A person who exercises regularly and lives to be 80 will take a billion breaths in her lifetime.
Stop for a moment; sit down; place your palms on your thighs; take a deep breath in through your nose; hold it; ponder a billion breaths; now exhale slowly through your mouth.
How did that feel? Good, right? Repeat 10 times and feel the tension oozing out of your pores.
Breathing is automatic – we’re generally unaware of the roughly 24,000 life-sustaining breaths we take per day. Anxiety disrupts this state, causing breathing to become shallow and breaths more rapid. Breathing with intention, deeper and slower, is one way to quickly reduce anxiety.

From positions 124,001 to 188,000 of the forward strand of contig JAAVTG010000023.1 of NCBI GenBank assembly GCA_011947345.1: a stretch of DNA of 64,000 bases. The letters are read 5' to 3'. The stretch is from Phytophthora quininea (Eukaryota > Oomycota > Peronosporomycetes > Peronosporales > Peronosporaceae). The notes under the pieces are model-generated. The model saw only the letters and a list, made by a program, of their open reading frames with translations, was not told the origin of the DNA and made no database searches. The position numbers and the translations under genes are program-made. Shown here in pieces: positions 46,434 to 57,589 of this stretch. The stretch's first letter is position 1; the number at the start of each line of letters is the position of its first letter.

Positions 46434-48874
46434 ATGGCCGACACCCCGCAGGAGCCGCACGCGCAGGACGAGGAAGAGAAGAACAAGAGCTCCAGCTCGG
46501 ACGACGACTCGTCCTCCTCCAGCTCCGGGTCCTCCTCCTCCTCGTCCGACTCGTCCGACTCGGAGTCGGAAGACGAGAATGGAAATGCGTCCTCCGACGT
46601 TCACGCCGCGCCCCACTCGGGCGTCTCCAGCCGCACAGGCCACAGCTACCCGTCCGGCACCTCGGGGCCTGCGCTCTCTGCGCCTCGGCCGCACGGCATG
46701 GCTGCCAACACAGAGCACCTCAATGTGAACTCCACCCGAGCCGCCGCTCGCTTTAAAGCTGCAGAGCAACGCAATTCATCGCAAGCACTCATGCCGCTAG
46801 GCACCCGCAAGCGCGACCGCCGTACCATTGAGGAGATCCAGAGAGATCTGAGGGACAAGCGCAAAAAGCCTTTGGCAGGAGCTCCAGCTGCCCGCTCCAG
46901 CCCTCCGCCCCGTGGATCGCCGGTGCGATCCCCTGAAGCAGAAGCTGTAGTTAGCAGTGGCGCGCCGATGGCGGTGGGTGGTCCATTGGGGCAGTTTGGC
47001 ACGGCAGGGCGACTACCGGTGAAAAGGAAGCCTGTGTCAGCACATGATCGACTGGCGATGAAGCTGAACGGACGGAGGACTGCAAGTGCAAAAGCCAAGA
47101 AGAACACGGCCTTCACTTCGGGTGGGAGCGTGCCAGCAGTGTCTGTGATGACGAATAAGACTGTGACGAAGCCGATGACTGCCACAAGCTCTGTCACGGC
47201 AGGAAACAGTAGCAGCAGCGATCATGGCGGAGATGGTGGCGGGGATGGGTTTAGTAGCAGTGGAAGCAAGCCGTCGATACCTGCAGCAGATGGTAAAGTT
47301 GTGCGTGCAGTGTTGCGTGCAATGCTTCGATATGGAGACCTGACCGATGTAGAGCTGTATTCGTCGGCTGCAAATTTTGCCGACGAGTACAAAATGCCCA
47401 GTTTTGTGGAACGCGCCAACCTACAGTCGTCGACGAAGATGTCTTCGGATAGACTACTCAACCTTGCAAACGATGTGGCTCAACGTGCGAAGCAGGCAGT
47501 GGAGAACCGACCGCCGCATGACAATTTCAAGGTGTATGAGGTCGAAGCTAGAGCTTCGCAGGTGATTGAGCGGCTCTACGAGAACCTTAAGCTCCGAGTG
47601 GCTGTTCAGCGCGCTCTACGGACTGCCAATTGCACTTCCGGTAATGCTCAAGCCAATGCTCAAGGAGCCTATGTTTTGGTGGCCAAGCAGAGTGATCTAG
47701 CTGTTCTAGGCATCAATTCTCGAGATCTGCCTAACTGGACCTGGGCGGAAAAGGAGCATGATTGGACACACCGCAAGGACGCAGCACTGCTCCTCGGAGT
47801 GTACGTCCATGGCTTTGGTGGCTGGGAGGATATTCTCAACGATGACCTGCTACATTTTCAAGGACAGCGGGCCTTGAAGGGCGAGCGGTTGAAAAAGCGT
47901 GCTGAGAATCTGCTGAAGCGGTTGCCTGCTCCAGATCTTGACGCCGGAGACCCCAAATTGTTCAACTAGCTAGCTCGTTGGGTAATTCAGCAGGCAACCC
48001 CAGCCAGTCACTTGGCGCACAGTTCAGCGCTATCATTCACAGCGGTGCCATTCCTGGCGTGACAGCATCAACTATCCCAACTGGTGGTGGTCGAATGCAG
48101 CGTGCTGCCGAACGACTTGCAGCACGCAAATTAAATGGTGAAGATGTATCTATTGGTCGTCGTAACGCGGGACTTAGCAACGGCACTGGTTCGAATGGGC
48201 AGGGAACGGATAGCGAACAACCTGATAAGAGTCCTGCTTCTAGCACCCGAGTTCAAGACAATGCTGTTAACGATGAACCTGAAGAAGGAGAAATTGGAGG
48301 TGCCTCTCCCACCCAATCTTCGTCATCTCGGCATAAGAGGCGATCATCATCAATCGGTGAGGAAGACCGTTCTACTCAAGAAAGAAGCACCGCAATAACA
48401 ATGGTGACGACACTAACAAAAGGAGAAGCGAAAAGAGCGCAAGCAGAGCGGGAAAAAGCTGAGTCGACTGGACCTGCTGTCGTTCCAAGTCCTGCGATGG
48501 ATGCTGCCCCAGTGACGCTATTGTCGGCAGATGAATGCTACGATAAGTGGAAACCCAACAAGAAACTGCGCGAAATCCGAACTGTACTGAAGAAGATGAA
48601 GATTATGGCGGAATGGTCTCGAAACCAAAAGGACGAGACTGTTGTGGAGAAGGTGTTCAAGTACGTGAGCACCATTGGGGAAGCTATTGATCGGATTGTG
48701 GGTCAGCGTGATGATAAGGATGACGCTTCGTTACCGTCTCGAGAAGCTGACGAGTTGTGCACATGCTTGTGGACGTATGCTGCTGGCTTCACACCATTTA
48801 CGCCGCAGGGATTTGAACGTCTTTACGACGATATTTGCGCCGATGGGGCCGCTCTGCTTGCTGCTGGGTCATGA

There are two basic breathing patterns. Chest breathing is the most common and the typical pattern when breaths become fast and shallow due to anxiety. While chest breathing, one takes in less oxygen causing breath rate to increase. In the extreme, shallow chest breathing can cause dizziness and increased stress.
Abdominal breathing, the second basic breathing pattern, is when one takes deeper, more even breaths, increasing oxygen levels in the bloodstream, and helping with feelings of calmness and relaxation. Endurance athletes train to abdominal breathe while performing.
When feeling anxious, try intentional breathing. Sit in a relaxed position and take deep, even breaths through your nose, hold for three seconds, and exhale slowly through your mouth. Watch for your abdomen to rise slowly while inhaling. Focus on pushing out all of the breath while exhaling. Repeat this at least ten times and focus on relaxing your shoulders as you breathe. You should notice an immediate difference in the anxiety and a sense of clarity about your next steps.